TL;DR – A bonkers fun film from first till last
Score – 4 out of 5 stars
Post-Credit Scene – There is no post-credit scene
Do you know what I needed this week? I needed a bit of fun, you know what I think a lot of people need this week, a little fun, well, have I got news for you. It has been great over the last couple of years to see Pasifika Cinema go from strength to strength and today we get to look at another entry into the great canon.
So to set the scene, we open in on the great Baron To’a (John Tui) himself as he does a tour of his home and local cul–de–sac Kinlock Ave. He is the heart of the local community and he is most proud of his son Fritz (Lotima Pome’e). However, it cannot last and twenty years later when Fritz (Uli Latukefu) returns to help sell his house after his uncle Otto (Nathaniel Lees) stops returning his calls he finds that the sac is a very different place than what he remembered.
This was honestly one of the more interesting films that I have watched in quite a while because it was full of contradictions that made the film stronger rather than tearing it apart. To begin with we have the scope of the film which is full of grandeur but is contained into a very small location, with most of the action taking part in that cul-de-sac. This could have made the film feel small, but instead, it grounds the film in a way it needs so that the more fantastical elements don’t break the suspension of disbelief.
The other contradiction is the character of Fritz himself. His past is his family and wrestling, but that is not his present. He left home to study psychology in Australia and put his past behind him, after a very understandable trauma. In a lot of films like this, his present would be discarded to focus entirely on the past which never felt genuine. However, here that is not the case, he is both a product of the past, but also a product of his present and when he realises that the film really gets going.
Which of course leads us to the action, which is important in a film about wrestling and fighting. One of the bonuses of this film is that the actor for Fritz is well fit and the film likes to show this off. What this physicality does it make it much more realistic when he starts beating people down. The action in this film has a flow to it while not going down the road of long oners to pull it off. It is a style that moves at a breakneck pace but still allows for those impact to hit with weight.
Throughout the film, the whole cast is game for what is going down, which is important because this film is not afraid to delve into some important topics. Also to discuss this we will refer to the final act of the film, so there will be some [SPOILERS] ahead. This is a film that does not mind taking its time to set people in place and let the conflict build to a tipping point. It is exploring issues of police power and abuse, issues of family structures, and the exploitation of traditional Islander cultural norms by people. Uli Latukefu is a real presence on the screen and helps propel the film forward. Nathaniel Lees fits the role of a mentor that maybe should explain everything beforehand. Also, for most of the film, you are sitting here going “why did you cast Jay Laga’aia?” only to discover, oh 100% that’s why you cast Jay Laga’aia.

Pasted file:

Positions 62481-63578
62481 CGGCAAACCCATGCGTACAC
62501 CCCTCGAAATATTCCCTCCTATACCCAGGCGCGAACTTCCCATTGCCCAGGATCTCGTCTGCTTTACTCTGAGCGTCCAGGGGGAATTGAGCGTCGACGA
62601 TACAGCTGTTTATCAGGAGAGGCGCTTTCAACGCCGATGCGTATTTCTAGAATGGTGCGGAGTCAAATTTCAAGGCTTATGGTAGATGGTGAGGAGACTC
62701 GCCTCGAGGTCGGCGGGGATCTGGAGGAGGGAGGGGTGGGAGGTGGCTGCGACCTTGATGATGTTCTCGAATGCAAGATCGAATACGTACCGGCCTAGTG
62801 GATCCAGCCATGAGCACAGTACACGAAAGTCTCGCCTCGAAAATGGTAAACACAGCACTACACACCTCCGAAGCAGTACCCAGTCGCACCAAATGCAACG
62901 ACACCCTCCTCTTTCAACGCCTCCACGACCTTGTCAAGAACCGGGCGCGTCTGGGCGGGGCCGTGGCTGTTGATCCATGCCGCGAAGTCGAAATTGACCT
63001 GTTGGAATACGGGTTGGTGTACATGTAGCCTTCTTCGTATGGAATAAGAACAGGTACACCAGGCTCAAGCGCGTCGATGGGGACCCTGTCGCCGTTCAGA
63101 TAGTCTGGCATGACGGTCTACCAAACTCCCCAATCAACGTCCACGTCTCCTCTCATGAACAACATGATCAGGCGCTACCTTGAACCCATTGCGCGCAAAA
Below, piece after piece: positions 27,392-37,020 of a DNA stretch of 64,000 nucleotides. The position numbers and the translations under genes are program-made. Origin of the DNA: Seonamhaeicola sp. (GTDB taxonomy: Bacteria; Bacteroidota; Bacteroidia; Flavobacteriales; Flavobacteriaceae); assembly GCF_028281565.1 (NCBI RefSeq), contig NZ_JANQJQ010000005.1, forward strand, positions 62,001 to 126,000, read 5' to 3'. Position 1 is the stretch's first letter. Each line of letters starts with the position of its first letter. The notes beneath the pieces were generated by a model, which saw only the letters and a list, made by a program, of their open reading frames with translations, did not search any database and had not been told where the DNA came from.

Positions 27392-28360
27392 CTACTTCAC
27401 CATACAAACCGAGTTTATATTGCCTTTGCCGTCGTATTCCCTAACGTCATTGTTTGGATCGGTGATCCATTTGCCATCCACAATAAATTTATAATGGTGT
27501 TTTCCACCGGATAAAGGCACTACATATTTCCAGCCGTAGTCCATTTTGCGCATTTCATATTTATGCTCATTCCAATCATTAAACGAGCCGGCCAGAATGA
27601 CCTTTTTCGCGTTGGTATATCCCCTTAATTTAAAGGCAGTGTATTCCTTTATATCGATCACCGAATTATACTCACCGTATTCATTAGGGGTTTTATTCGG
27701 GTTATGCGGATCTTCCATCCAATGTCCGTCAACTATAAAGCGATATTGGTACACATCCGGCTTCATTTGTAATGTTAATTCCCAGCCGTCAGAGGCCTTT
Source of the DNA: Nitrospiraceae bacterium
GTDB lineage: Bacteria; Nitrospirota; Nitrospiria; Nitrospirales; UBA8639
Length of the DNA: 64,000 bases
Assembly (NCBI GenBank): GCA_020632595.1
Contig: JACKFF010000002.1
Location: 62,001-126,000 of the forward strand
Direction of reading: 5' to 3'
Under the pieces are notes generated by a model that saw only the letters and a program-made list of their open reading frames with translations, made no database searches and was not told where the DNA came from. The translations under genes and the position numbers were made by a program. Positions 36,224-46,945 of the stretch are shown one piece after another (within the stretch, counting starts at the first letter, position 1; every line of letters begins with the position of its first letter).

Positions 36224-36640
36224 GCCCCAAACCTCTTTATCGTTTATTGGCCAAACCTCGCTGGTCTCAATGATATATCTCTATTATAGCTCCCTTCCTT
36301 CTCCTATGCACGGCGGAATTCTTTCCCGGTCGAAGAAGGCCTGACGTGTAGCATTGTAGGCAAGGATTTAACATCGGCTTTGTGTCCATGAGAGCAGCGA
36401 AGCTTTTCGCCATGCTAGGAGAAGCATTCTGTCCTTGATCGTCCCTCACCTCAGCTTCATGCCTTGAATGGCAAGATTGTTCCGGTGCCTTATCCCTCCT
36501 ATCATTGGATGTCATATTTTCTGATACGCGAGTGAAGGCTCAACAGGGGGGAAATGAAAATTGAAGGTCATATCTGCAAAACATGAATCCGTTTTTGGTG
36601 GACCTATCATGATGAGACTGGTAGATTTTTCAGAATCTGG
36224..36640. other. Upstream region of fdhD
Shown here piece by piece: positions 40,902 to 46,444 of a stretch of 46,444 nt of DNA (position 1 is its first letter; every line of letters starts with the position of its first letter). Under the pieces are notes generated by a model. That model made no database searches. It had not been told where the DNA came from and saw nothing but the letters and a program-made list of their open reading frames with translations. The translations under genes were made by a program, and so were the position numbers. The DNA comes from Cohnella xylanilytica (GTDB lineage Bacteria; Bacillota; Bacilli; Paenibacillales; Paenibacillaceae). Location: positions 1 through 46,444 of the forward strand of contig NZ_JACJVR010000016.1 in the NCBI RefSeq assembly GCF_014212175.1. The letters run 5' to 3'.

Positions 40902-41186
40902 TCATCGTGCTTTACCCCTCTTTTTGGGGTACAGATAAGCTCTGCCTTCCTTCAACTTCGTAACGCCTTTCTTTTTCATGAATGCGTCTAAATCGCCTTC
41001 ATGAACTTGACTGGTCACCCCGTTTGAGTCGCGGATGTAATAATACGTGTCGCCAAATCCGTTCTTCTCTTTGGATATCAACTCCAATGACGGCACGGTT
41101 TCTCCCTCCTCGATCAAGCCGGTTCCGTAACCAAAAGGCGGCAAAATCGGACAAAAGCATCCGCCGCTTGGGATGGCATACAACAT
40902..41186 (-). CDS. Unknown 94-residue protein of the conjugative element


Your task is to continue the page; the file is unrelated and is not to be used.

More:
In the end, do we recommend The Legend of Baron To’a? Absolutely. Now if you are squeamish about blood and language then maybe this is not a film for you. But if you like a film that is funny, with some good action, but also is not afraid to make a point then this is a film for you. If you liked The Legend of Baron To’a, I would also recommend Take Home Pay and Hibiscus and Ruthless.
By Brian MacNamara: You can follow Brian on Twitter Here, when he’s not chatting about Movies and TV, he’ll be talking about International Relations, or the Solar System.
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Credits – All images were created by the cast, crew, and production companies of The Legend of Baron To’a
Directed by – Kiel McNaughton
Story by – John Argall & Owen Black
Screenplay by –John Argall
Music by – Mahuia Bridgman-Cooper
Cinematography by – Drew Sturge
Edited by – Carly Turner
Production/Distribution Companies – Brown Sugar Apple Grunt Productions, New Zealand Film Commission/ Te Tumu Whataata Taonga and Madman
Starring – Uli Latukefu, Nathaniel Lees, Jay Laga’aia, Shavaughn Ruakere, John Tui, Fasitua Amosa, Duane Evans Jr., Xavier Horan, Sateki Finau-Baas, Eds Eramiha, Villa Junior Lemanu, Ashlee Fidow, Tawaroa Kawana, Lotima Pome’e, Ray Liufau, Jaya Rees, Kauri-Lee Wijohn, Lolo Rounds, Millen Baird, Siobhan Marshall, Tian Tan, Benjamin Law, Api McNaughton, Hayden Daniel, Christine Liu, Zayn Ma, Dax, Katlyn Wong, Atoa Peutangi, Michel Mulipola, Jamie Seu, Brian Toleafoa, Tori Marsh, Leilani Tominiko, Caleb Just, Rob Eden, Alfred Vodermann, Leroy Lakamu, Andrew Stehlin, Kiel McNaughton & Siaosi Fonua
Rating – Australia: MA15+; New Zealand: RP13;